L.A. businesses are increasingly soured by the daunting waiting game that is California’s Superior Court, so much so that several companies have recently opted to take their disputes to private mediation and arbitration firms.
Litigator Roy Jimenez, partner in the Long Beach offices of Tredway Lumsdaine & Doyle, said a growing number of his cases are resolved at firms like Jams, an Irvine-based mediation and arbitration services provider. Jimenez and numerous other L.A. attorneys say the waiting period at the Superior Court remains a nagging thorn in the side of businesses.
“Just to do regular mundane things, you’re looking at a hearing date maybe 30 to 60 days out,” Jimenez said. “I just filed a complaint last week and it’s not going to be heard until June 2015, and that’s just to make sure things can move forward.”
To keep up with demand, Jams opened its own courtroom in downtown Los Angeles in August. The firm’s Los Angeles Resolution Center, which now includes the courtroom, moved from the Aon Center to the 32nd floor of downtown’s Gas Company Tower, adding five more conference rooms designed for mediation and mock trials.
Such proceedings used to occur inside standard conference rooms, but the new courtroom offers clear demarcations for claimants and respondents. It also includes a witness stand, court reporter’s desk and separate rooms for jury deliberation.
The goal is to cater to clients who seek a traditional courtroom atmosphere, said Gina Miller, Jams vice president of the west region.
“For years, we’ve been getting cases – things like mock trials and appellate arguments – and what clients do is they rebuild the conference room,” Miller said. “They set it up like a courtroom or they rent space in a hotel and set that up like a courtroom.”
But the fresh digs enhance the process far beyond today’s L.A. courtrooms. Also featured are several 90-inch high-definition TVs and modern technology that connects to computers and tablets.
So far, the mock courtroom has been a hit.
“The first day we opened, the courtroom was booked,” Miller said. “It has been extremely popular and I absolutely believe our business will continue to grow.”
Law firms have always sought to attract the best and brightest law school grads, but Vince Farhat, partner in the downtown L.A. offices of Holland & Knight, heads a program that taps into a pool of younger prospects – Boy Scouts.
This Saturday, Farhat will host 70 Scouts at Loyola Law School for the second annual Law Day. The program is intended to teach Scouts the basics of the U.S. legal system, some legal history and introduce them to a handful of local professionals.
Former Los Angeles District Attorney Steve Cooley will be the keynote speaker and the young men will later participate in a mock trial: the People v. Jack (from “Jack and the Beanstalk”).
“It’s based on the state trying to prosecute Jack for trying to kill the giant,” Farhat said. “Last year, Jack was acquitted by two-thirds vote. We’ll see what happens this year.”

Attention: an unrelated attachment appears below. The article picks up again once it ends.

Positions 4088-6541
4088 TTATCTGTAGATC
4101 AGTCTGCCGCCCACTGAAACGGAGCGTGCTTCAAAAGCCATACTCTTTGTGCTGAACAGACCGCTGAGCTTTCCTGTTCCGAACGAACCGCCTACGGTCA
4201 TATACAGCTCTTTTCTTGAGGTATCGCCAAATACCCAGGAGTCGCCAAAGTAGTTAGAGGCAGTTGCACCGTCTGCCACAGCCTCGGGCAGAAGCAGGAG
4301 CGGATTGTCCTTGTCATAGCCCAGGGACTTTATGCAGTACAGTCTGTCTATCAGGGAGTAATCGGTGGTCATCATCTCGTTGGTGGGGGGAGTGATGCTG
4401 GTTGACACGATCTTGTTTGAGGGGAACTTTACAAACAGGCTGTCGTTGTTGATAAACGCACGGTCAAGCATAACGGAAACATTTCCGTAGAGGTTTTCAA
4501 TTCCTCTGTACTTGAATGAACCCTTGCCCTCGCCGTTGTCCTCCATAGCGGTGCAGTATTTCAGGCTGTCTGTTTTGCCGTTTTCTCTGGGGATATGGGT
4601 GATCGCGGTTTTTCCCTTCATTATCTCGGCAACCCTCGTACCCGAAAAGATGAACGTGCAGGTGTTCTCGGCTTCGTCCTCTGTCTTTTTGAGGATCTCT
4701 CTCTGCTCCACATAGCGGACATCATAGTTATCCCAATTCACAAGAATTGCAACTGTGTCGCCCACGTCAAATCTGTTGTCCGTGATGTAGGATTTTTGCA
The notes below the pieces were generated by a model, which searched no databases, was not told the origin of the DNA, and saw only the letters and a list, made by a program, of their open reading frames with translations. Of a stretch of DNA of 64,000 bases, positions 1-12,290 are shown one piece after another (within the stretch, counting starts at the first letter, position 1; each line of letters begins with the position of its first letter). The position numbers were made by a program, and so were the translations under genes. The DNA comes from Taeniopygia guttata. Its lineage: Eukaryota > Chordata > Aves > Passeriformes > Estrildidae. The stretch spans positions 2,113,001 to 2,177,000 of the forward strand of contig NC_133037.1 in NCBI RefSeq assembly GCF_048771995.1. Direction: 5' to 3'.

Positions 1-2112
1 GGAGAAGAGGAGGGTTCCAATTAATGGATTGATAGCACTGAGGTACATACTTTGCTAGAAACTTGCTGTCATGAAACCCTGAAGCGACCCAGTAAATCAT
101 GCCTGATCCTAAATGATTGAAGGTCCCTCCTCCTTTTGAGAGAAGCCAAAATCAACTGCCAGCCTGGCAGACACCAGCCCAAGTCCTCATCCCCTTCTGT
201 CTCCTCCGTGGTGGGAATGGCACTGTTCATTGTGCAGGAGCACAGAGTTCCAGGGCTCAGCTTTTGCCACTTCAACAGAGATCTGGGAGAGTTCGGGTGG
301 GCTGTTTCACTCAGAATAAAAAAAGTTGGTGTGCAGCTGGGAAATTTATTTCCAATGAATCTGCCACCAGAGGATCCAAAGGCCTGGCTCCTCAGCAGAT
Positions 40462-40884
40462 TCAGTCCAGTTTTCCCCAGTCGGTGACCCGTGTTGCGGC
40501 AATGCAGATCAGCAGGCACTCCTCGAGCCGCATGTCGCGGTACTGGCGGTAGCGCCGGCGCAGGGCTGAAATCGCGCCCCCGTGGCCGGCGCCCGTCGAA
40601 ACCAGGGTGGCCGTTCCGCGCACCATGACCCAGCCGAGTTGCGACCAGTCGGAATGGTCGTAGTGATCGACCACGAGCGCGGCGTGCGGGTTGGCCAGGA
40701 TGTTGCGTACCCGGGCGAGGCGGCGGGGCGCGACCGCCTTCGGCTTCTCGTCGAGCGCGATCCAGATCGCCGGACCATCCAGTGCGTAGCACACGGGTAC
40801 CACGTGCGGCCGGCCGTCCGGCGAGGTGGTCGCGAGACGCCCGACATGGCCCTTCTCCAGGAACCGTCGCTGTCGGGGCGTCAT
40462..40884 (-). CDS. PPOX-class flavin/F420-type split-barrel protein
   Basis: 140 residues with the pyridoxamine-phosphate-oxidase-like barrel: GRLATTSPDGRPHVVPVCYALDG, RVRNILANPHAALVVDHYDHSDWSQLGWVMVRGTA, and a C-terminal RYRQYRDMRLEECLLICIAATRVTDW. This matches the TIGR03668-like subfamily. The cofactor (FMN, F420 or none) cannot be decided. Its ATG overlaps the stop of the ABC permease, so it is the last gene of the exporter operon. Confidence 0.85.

Though the event is supposed to be both fun and educational, Farhat said he hopes that a number of Scouts would be inspired to pursue a career in law.
“The law is a noble profession and there are many ways you could make a contribution to society as an attorney,” he said.
And the good news, he said, is the market for young attorneys is picking up.
Lawyers specializing in health care, manufacturing, professional services, real estate and technology are in greatest demand in California, according to a report published last month by Menlo Park staffing agency Robert Half Legal.
“That mirrors what’s going on in the economy as a whole,” Farhat said. “I know the market has been tough but I still think it’s a profession filled with opportunity.”
News & Notes
The deadly Ebola virus seems to be on everyone’s mind. It isn’t considered an outbreak in the United States, but two L.A. attorneys last month helped launch a team tasked with counseling clients on the legal risks stemming from the virus. Law firm Arent Fox tapped partners Lowell Brown and Wayne Matelski, who both work in the firm’s downtown L.A. office, to join the initiative. The pair, plus four other attorneys from around the United States, plan to inform employers of the obligations they face to ensure the safety of their workers. … Michael Berger, a partner at West L.A. law firm Manatt Phelps & Phillips, last week became the first practicing lawyer to receive the Brigham-Kanner Property Rights Prize. The William & Mary Law School in Williamsburg, Va., presents the award each year to individuals who work to protect Americans’ property rights. Law professors account for the majority of past recipients, and retired U.S. Supreme Court Justice Sandra Day O’Connor was also honored.
Staff reporter Cale Ottens can be reached at email@example.com or (323) 549-5225, ext. 221.
For reprint and licensing requests for this article, CLICK HERE.
Stories You May Also Be Interested In
- How Mediation Firm JAMS Became the Dominant Player in the LA Market
- U.S. Supreme Court Passes on Labor Code Suits
- No Rush to Judgment in Arbitration
- Alternative Resolutions on Rise, But Rules Come Under Attack
- Fab Four Found Firm With Emphasis on Entertainment Law
- Most Influential Women Lawyers: Joan B. Kessler